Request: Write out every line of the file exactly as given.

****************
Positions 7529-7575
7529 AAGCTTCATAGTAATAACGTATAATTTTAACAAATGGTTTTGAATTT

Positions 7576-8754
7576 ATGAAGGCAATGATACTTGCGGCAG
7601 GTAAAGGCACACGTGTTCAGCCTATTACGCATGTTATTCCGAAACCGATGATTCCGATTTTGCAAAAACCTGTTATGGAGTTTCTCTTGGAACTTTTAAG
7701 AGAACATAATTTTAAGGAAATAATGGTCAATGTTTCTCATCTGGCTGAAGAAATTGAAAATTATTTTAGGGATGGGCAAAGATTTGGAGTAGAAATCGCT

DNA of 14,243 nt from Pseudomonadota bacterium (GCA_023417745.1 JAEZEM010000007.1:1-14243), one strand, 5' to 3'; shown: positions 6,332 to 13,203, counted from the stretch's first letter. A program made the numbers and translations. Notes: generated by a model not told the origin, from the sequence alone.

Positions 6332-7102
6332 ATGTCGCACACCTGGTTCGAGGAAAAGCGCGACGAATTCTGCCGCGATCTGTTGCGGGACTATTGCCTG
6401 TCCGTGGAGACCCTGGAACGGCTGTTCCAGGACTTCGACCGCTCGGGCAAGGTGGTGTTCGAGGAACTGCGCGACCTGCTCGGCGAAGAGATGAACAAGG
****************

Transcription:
Positions 7529-7575
7529 AAGCTTCATAGTAATAACGTATAATTTTAACAAATGGTTTTGAATTT

Positions 7576-8754
7576 ATGAAGGCAATGATACTTGCGGCAG
7601 GTAAAGGCACACGTGTTCAGCCTATTACGCATGTTATTCCGAAACCGATGATTCCGATTTTGCAAAAACCTGTTATGGAGTTTCTCTTGGAACTTTTAAG
7701 AGAACATAATTTTAAGGAAATAATGGTCAATGTTTCTCATCTGGCTGAAGAAATTGAAAATTATTTTAGGGATGGGCAAAGATTTGGAGTAGAAATCGCT

DNA of 14,243 nt from Pseudomonadota bacterium (GCA_023417745.1 JAEZEM010000007.1:1-14243), one strand, 5' to 3'; shown: positions 6,332 to 13,203, counted from the stretch's first letter. A program made the numbers and translations. Notes: generated by a model not told the origin, from the sequence alone.

Positions 6332-7102
6332 ATGTCGCACACCTGGTTCGAGGAAAAGCGCGACGAATTCTGCCGCGATCTGTTGCGGGACTATTGCCTG
6401 TCCGTGGAGACCCTGGAACGGCTGTTCCAGGACTTCGACCGCTCGGGCAAGGTGGTGTTCGAGGAACTGCGCGACCTGCTCGGCGAAGAGATGAACAAGG